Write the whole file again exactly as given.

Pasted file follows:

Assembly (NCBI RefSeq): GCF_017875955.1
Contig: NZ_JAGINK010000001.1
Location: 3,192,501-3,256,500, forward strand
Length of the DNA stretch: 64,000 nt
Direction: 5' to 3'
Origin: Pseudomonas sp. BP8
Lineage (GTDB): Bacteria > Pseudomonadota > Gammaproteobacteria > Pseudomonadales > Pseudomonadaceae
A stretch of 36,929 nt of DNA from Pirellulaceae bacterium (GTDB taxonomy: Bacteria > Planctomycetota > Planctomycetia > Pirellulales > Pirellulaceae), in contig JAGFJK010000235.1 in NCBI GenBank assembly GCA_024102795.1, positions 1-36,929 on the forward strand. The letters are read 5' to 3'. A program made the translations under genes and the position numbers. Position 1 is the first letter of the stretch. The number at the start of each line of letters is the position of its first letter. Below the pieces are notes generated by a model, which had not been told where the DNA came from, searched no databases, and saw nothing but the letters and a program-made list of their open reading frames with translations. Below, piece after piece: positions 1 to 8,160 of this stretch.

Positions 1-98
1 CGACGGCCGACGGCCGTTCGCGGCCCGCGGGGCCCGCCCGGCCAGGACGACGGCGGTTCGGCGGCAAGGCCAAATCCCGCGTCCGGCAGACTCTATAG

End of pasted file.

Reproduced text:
Assembly (NCBI RefSeq): GCF_017875955.1
Contig: NZ_JAGINK010000001.1
Location: 3,192,501-3,256,500, forward strand
Length of the DNA stretch: 64,000 nt
Direction: 5' to 3'
Origin: Pseudomonas sp. BP8
Lineage (GTDB): Bacteria > Pseudomonadota > Gammaproteobacteria > Pseudomonadales > Pseudomonadaceae
A stretch of 36,929 nt of DNA from Pirellulaceae bacterium (GTDB taxonomy: Bacteria > Planctomycetota > Planctomycetia > Pirellulales > Pirellulaceae), in contig JAGFJK010000235.1 in NCBI GenBank assembly GCA_024102795.1, positions 1-36,929 on the forward strand. The letters are read 5' to 3'. A program made the translations under genes and the position numbers. Position 1 is the first letter of the stretch. The number at the start of each line of letters is the position of its first letter. Below the pieces are notes generated by a model, which had not been told where the DNA came from, searched no databases, and saw nothing but the letters and a program-made list of their open reading frames with translations. Below, piece after piece: positions 1 to 8,160 of this stretch.

Positions 1-98
1 CGACGGCCGACGGCCGTTCGCGGCCCGCGGGGCCCGCCCGGCCAGGACGACGGCGGTTCGGCGGCAAGGCCAAATCCCGCGTCCGGCAGACTCTATAG